The Federal Criminal Office, had identified the man taken into custody only as Dmitry F. and said he had been under investigation by the U.S. Federal Bureau of Investigation since 2006.

As a reminder, Stratfor’s take on the richest Ukrainians was that they would play a “decisive role” in the conflict:

With presidential elections set for May 25 and parliamentary elections likely to be held later in the year, Ukraine’s current administration will need the continued support of the oligarchs. More immediately, with Crimea on the verge of leaving Ukraine, the new government’s urgent challenge is to keep mainland Ukraine together. Eastern Ukraine is crucial to this — the region is a stronghold for pro-Russia sentiment and the main site of opposition, after Crimea, to the Western-backed and Western-leaning government.

 

The oligarchs are key to keeping control over eastern Ukraine, not only because Ukraine’s industrial production is concentrated in the east — thus anchoring a shaky economy — but also because many of the oligarchs have a stronger and more manageable relationship with Russia than the current government, which Moscow sees as illegitimate. Many of these business leaders hail from the industrial east. They have business ties to Russia and decades of experience dealing with Russian authorities — experience that figures such as Klitschko and Yatsenyuk lack.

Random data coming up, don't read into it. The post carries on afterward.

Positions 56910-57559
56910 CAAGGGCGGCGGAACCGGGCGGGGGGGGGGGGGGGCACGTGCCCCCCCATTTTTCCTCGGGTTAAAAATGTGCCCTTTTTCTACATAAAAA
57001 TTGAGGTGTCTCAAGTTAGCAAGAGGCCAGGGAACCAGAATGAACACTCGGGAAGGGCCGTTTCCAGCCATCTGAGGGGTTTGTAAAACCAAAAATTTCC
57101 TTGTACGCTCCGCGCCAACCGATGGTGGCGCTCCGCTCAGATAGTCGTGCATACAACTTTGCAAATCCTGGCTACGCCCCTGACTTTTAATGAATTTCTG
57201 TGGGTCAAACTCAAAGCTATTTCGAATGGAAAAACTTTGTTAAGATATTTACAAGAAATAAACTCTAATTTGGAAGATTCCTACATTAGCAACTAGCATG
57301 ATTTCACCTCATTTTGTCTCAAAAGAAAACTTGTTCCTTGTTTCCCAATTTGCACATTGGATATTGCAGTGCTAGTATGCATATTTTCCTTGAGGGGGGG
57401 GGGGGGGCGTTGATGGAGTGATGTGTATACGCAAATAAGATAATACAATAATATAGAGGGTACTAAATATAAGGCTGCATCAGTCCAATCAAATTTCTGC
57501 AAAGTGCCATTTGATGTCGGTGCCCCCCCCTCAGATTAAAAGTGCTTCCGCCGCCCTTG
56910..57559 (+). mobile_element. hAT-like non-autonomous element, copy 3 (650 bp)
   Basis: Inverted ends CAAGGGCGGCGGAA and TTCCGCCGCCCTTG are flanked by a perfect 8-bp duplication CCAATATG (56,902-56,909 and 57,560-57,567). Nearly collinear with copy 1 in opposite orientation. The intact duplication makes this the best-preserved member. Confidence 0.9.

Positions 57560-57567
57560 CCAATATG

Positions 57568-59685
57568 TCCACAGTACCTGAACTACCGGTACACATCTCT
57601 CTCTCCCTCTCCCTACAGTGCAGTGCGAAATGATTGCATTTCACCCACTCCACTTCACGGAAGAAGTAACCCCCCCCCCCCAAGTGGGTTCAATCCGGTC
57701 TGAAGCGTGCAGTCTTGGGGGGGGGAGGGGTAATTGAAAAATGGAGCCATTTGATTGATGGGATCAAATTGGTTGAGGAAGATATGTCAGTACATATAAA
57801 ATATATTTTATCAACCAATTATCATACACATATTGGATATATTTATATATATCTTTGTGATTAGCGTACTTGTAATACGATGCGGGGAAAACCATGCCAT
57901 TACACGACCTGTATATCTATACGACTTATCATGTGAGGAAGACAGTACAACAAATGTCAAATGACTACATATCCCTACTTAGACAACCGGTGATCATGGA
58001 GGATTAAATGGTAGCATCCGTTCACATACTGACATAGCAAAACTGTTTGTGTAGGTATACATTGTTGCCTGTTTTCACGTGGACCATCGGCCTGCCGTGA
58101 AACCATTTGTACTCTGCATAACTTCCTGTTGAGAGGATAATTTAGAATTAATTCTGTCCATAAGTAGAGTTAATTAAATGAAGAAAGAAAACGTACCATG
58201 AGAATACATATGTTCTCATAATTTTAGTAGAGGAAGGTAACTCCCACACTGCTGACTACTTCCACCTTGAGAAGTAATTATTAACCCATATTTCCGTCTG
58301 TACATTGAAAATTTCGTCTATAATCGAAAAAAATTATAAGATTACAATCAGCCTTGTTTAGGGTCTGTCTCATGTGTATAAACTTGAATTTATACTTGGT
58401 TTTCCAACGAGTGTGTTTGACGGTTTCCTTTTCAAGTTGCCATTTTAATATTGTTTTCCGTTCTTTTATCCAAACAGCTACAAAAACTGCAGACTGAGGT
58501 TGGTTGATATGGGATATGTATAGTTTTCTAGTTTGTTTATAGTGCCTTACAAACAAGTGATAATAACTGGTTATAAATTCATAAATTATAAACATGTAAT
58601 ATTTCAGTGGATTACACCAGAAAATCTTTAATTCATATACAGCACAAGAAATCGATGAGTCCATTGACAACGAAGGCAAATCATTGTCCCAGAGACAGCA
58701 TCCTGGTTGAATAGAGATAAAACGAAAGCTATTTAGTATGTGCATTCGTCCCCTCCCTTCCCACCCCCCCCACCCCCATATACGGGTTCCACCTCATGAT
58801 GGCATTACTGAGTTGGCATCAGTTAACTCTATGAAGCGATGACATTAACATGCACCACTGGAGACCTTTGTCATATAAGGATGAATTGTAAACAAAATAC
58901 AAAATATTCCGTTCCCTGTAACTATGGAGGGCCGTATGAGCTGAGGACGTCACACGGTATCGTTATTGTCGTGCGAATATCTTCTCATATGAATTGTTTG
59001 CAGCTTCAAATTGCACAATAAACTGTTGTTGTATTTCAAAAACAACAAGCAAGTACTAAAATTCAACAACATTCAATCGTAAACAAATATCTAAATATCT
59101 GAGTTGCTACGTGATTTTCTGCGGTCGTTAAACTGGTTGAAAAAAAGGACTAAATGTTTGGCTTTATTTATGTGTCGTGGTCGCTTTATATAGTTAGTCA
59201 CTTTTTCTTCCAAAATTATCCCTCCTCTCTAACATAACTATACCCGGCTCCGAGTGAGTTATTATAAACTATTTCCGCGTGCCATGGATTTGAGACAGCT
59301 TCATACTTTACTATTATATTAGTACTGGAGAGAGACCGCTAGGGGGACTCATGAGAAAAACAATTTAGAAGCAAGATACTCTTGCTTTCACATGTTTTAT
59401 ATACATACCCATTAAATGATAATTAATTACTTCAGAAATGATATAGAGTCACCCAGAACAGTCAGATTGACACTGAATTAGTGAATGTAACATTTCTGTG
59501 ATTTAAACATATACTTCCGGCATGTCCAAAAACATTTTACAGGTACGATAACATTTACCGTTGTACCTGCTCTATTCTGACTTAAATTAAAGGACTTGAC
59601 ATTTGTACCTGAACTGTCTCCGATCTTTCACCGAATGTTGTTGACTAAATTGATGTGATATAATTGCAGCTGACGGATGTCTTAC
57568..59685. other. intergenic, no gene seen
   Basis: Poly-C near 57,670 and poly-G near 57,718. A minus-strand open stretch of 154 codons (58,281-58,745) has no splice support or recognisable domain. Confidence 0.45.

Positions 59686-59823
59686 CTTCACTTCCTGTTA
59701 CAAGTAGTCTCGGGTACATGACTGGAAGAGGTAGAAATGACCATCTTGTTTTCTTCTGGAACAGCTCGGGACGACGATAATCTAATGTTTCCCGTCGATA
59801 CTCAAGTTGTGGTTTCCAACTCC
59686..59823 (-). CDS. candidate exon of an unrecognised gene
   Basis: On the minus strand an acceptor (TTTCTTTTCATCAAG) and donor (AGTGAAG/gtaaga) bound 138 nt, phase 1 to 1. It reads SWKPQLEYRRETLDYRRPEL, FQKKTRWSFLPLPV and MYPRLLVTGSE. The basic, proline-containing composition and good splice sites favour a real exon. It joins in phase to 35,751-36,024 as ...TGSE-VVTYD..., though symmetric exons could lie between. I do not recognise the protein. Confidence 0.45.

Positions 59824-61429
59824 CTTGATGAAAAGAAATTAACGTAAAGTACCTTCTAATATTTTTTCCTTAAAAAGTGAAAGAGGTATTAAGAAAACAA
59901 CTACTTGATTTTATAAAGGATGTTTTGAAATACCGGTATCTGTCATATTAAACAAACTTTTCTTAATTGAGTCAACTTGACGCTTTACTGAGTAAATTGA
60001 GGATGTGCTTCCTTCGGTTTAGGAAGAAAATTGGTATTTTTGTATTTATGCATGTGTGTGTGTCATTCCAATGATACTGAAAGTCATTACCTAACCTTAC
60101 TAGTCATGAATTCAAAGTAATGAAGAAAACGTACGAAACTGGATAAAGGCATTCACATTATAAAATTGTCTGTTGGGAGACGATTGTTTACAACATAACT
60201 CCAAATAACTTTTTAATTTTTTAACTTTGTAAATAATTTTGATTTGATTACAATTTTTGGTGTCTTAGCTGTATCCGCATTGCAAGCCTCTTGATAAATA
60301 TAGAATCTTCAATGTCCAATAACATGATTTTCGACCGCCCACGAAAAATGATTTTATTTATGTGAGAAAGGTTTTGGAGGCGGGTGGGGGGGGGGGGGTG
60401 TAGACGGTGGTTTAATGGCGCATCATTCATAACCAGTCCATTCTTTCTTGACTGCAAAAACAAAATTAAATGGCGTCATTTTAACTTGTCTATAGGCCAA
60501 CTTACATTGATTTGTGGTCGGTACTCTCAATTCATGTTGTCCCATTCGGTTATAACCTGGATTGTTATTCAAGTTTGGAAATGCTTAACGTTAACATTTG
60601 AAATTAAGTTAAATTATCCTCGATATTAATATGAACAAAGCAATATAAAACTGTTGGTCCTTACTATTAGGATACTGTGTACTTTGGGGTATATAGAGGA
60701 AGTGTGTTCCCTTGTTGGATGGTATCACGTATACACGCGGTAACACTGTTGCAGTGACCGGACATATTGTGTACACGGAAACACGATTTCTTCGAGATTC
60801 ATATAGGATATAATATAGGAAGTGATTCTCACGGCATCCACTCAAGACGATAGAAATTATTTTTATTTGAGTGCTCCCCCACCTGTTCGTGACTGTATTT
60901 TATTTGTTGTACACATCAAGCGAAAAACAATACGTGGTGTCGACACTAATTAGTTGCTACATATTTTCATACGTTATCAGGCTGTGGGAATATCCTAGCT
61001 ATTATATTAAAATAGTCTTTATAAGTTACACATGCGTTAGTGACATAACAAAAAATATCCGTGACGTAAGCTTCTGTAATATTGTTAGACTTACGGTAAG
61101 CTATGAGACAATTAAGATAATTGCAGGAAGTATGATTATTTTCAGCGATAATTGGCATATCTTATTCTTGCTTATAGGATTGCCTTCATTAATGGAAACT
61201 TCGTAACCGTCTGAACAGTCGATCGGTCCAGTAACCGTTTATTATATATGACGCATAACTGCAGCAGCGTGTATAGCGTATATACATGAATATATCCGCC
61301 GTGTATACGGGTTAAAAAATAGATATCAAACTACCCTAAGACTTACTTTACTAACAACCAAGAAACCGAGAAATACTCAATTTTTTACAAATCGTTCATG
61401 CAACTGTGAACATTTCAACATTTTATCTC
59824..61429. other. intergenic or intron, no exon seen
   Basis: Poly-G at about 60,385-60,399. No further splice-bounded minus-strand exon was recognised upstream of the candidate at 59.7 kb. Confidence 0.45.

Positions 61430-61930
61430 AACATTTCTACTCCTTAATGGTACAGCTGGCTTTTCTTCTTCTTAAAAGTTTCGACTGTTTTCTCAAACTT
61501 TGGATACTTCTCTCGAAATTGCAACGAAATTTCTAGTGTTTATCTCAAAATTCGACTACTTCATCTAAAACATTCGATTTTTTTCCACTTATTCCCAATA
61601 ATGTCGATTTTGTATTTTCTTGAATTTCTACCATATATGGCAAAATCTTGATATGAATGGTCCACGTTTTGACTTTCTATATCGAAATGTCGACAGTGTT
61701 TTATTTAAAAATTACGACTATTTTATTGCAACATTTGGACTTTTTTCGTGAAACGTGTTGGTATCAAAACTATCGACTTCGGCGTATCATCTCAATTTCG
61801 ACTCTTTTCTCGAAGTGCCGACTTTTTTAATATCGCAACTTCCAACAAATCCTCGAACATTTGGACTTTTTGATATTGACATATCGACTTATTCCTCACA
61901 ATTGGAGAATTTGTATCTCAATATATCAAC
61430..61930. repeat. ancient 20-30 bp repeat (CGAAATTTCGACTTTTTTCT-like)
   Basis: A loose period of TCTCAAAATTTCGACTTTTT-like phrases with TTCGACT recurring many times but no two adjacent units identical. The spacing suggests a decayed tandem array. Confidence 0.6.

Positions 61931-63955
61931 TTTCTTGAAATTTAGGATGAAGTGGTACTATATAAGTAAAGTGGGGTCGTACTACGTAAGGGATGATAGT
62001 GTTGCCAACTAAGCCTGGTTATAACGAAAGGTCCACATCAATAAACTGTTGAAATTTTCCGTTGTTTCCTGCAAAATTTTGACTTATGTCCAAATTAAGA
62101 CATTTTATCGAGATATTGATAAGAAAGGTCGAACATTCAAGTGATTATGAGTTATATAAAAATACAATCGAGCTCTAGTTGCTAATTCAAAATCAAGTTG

So far, the new government has been able to maintain the support of the country’s most important oligarchs. In general, the oligarchs want Ukraine to stay united. They do not support partition or federalization, because this would compromise their business interests across the country. But this support is not guaranteed over the long term. There have been recent complaints about the new government, for example over the arrest of former Kharkiv Gov. Mikhail Dobkin. Akhmetov came out in Dobkin’s defense, saying the government should not be going after internal rivals right now, but rather focusing on concerns over Russia. This can be seen as a warning to the new administration: The oligarchs’ loyalty to the current regime is conditional and should not be taken for granted.

 

Ultimately, the biggest threat to the oligarchs is not the current government, over which they have substantial leverage, but Russia. The oligarchs stand to lose a great deal if Russia intervenes in eastern Ukraine. If Russia takes over eastern territories, it could threaten the oligarchs’ very control over their assets. Therefore they have an interest in bridging the gap between Russia and Kiev, but it is Moscow they fear more. The oligarchs have substantial power to shape the Ukrainian government’s decision-making as it moves forward. Their business interests and the territorial integrity of the country are at stake.